If you own the original Shield, than upgrading to the Shield Plus is really a no brainer. It gives you an additional five rounds with the extended magazine, and you sacrifice nothing. That’s called a win-win.
In addition to the capacity, the trigger has continued to impress me, especially when compared to its older counterpart. I love the flat trigger design. The take up is minimal, and it delivers a crisp break at the wall with a short and tactile reset. Overall, if it were only for these two features combined with the reliability, the S&W Shield Plus would make for an excellent carry gun.
There are many upgrades worth mentioning here, but the big ones are the grip texture, the upgraded sights, and the Performance Center upgrades. The upgraded grip texture, when compared to my old Shield 9, shouldn’t go unstated. S&W carried over the same grip texture from the M&P 2.0, which is a huge improvement from the original Shield. The new grip texture has a very positive connection to the hand with an almost sandpaper-like texture. I find it similar to the Springfield Hellcat.
While I didn’t get a model with the new fiber-optic sights, know that they are available for a small $70 upgrade right out of the box. Even the white three-dot sights seem to be a small improvement from the old model.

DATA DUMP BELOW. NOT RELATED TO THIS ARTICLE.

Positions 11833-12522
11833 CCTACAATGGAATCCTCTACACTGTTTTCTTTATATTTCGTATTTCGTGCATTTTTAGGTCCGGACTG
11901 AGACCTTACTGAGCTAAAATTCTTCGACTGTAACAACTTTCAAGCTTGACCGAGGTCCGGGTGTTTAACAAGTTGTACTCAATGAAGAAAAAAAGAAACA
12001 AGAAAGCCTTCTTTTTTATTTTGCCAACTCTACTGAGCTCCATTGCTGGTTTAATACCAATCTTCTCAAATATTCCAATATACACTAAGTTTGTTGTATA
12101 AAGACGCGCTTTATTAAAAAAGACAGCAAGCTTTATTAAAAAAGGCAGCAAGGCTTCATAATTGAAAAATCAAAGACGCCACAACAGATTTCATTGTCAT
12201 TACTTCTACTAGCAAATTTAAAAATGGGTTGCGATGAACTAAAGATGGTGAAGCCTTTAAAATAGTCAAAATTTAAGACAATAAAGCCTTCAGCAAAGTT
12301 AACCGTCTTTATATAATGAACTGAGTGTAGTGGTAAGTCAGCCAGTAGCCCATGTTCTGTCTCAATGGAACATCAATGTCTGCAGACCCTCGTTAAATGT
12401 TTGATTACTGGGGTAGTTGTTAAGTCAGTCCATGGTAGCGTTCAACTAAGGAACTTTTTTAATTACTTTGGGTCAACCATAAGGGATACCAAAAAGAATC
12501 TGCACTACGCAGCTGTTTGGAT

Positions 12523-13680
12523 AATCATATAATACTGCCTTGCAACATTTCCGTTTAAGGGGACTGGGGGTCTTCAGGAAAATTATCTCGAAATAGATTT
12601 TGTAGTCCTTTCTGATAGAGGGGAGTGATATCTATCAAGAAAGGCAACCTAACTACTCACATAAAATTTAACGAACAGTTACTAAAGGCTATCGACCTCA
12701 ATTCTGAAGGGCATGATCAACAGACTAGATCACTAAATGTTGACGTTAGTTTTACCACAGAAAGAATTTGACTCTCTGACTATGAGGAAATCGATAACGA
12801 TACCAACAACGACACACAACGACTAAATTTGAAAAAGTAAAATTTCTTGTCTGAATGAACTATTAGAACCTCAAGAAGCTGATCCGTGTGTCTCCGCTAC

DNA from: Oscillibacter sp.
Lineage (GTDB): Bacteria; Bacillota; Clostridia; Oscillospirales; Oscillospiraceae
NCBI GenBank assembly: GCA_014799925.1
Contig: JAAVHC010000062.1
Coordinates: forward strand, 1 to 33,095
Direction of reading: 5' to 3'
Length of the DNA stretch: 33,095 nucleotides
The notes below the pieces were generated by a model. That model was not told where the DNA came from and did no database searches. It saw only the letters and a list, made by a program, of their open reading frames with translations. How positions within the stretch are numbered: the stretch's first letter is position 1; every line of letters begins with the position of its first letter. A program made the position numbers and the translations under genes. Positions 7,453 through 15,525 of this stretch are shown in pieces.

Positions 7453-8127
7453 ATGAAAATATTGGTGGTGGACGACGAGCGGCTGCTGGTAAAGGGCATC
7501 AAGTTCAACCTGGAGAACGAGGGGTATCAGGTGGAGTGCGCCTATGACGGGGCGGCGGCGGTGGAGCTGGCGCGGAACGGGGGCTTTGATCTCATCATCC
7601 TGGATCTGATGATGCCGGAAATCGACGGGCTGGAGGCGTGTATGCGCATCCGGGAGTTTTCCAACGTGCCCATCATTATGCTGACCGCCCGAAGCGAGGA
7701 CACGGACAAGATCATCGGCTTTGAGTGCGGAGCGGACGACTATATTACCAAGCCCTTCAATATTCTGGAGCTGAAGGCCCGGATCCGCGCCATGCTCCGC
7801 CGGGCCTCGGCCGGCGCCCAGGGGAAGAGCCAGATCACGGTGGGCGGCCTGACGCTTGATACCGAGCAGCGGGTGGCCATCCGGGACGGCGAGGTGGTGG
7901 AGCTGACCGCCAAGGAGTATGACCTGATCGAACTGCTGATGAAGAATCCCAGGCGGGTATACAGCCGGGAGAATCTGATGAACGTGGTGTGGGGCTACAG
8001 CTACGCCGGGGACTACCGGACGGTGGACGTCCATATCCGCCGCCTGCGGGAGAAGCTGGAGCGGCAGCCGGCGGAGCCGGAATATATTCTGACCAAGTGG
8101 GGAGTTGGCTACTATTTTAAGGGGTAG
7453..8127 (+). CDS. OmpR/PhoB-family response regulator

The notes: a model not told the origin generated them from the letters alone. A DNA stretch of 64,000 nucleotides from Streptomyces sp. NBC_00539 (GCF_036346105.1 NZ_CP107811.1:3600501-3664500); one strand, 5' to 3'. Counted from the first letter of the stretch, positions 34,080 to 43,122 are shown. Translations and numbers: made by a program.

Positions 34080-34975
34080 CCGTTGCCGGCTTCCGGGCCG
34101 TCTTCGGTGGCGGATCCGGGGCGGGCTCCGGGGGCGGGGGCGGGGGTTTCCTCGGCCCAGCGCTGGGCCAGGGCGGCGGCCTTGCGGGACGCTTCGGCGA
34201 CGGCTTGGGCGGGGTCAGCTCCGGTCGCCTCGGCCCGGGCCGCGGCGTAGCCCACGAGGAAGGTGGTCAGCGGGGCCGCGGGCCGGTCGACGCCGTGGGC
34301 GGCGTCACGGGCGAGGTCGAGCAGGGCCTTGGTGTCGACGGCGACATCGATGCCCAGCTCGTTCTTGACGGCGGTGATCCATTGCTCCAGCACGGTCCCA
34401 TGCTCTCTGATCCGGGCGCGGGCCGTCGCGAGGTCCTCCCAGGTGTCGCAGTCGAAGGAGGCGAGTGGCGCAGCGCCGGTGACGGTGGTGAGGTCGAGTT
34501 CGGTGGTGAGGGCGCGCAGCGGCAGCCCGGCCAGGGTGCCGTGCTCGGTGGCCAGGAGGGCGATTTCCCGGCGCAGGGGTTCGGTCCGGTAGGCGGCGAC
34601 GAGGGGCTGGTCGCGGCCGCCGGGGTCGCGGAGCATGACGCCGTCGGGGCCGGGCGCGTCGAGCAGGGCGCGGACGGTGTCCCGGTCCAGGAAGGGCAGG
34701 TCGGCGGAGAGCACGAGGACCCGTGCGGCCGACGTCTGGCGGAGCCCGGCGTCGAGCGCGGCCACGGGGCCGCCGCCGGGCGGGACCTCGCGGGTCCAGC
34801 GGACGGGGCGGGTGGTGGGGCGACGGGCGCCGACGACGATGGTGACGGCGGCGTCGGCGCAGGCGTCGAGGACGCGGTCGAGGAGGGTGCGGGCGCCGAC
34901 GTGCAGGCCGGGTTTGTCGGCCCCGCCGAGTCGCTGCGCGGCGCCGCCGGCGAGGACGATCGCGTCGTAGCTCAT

Finally, if you’re someone who has to shoot with an RMR, Smith & Wesson wasn’t going to let you down. They ran the Shield Plus through the Performance Center and out the other side came a model equipped with a Crimson Trace RMR ready to go. The Performance Center edition clocks in with a higher MSRP of $896. Add a ported slide and barrel, and that price will jump up to $925. The standard white three-dot setup is the most affordable with an MSRP of $553.
Range Time & Upgraded Accuracy
I can say without a shadow of a doubt that I am far more accurate with the Shield Plus than I ever was with my original Shield 9. Even right out of the box, cold on the first mag at the range, I was shooting the Shield Plus head and shoulders above the old Shield.